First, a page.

April 16, 2016 by scratchtype1
I didn’t leap up in a giant celebration when I heard the Garmin beep and indicate that I had completed one mile of running late Tuesday afternoon. Mayebe I smiled a little, maybe not, but the legs felt good and I wanted to run more than that. And it was time to relax some, because the pressure that had built over the last two months about the running streak dissipated in that moment of crossing the threshold.
The streak which began on April 13, 2015 never started out like many other streakers start out, with some pledge to themselves that they’ll run every day for some period of time. Some start out with a goal of a year and others with a shorter goal. But they start with a goal. Me? Not so much. I ran that first day because the weather was nice and I felt good enough to run. For the prior few weeks I had struggled greatly with fatigue and that was finally lifting. So I ran that day after not running the day before.
Then I ran the next. And the next. And the next. And so on.
I had done a running streak the spring and summer before. It had reached 97 days before I ended it in July because of pain in the front of the left hip. And perhaps that streak helped to keep the new streak alive when after feeling miserable and running miserably a few days I went to the doctor because of a bright red blotch on my left butt cheek and he diagnosed Lyme disease. That diagnosis would be supported and confirmed later by a blood test some weeks later when I was still feeling rundown, and then of course another course of 3 weeks of antibiotics.
Confronted with a diagnosis of Lyme, it could have been easy to have settled into an easy running schedule of maybe 3 to 5 days a week. Instead, because it came in late May, when I was already over 40 days along, I felt a resolve to at least beat the streak of the prior year. So I kept running, even when it meant that some days it felt like I wanted to fall asleep after a half-mile. But there were also some good feeling runs too. Maybe not brilliantly alive and snappy in the legs, but there was pleasure in slowly building more endurance by repeated running, without fail, every day.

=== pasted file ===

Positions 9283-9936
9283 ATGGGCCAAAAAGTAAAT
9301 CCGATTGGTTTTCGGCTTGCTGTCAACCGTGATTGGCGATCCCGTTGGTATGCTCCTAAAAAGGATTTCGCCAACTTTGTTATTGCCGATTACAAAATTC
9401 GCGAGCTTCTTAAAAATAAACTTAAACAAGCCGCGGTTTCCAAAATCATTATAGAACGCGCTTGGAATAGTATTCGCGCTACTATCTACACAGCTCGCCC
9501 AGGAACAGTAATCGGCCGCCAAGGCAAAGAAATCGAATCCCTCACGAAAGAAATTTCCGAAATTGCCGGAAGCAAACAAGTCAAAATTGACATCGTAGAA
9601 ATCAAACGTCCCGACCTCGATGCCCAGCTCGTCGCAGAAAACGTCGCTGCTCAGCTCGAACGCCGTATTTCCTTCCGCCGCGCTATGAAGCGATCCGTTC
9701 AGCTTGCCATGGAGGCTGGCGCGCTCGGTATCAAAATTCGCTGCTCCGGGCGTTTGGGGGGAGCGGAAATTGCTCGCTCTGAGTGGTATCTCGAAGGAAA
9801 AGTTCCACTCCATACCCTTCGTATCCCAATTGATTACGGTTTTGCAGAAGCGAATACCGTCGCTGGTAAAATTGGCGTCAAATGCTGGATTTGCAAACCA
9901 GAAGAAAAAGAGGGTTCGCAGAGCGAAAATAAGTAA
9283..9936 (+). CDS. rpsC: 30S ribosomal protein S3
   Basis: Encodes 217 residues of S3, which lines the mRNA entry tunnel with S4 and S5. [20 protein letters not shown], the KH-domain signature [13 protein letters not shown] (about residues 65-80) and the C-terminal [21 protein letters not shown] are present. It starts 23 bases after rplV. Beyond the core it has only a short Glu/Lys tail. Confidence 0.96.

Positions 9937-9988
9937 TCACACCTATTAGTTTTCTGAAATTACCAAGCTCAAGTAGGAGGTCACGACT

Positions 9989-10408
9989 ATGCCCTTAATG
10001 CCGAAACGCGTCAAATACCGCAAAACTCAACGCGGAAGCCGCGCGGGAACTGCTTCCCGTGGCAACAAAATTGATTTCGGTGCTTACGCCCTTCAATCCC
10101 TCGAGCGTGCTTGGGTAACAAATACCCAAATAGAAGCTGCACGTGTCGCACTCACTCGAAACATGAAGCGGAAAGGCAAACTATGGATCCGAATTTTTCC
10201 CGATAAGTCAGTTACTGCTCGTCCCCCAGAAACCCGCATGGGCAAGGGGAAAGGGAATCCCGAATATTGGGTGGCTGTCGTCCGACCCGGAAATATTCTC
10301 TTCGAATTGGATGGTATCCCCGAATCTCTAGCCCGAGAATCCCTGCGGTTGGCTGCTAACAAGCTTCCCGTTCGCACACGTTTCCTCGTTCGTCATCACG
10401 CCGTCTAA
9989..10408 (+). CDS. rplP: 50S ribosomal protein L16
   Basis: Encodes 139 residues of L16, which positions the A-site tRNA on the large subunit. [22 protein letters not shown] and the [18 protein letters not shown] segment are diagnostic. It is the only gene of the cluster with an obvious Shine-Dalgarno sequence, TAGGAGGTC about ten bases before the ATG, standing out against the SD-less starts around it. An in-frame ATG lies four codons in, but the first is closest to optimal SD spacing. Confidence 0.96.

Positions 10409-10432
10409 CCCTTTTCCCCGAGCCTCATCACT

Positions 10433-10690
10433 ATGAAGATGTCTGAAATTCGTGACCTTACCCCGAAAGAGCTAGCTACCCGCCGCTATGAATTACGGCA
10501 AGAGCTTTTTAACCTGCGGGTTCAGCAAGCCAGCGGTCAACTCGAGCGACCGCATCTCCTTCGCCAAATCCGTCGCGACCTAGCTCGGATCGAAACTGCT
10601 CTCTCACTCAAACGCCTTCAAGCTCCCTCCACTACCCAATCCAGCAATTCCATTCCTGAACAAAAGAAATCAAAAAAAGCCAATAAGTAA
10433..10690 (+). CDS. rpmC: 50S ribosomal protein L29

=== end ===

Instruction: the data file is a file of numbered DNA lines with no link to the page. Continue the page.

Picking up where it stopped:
So it went on. Through the worst of summer, then the welcome arrival of cooler weather in the fall. The biggest hiccup in the fall came on November 11th, when a pickup truck gave me no extra room and clipped the tip of my right thumb, breaking it. Because nothing had fallen off and the driver didn’t stop and nothing was bleeding ominously, I ran another 4 or so miles before going home, calling the doctor and then going to get x-rays.
As far as physical damage, that might be about the best anyone can do when getting clipped by a car. Just a break at the very tip of the thumb, not down near the knuckle, a simple fracture which heal easily enough on its own. Psychologically, there are still some lingering effects. I’m much more fearful and paranoid when running roads now and there were a few times in the weeks following the incident that I’m almost felt myself beginning to have panic attacks because of a sense of cars not yielding any or cars coming up behind me.
Even in the past month I had an incident that nearly brought me to a halt, heart pounding from fear and anxiety.
But the days passed and the runs continued. I ran a PR in the half-marathon on November 22nd.
I worried some about the winter to come. It was the most likely time that I would not run because of weather conditions and lack of daylight. But with the accumulation of days and the sense that year was not so far away, I began plotting how to get runs in. In late January, they began predicting a serious noreaster blizzard for the Mid-Atlantic region. On the Friday before it was to begin, looking at the forecast, it was obvious what I needed to do. I stayed up and a little after the clock ticked past midnight, I went out the door into the first couple of inches of snow and the first stirrings of the winds to come. I bundled up as best I could and wore an old pair of running shoes, which felt like giant marshmallow monstrosities upon the feet.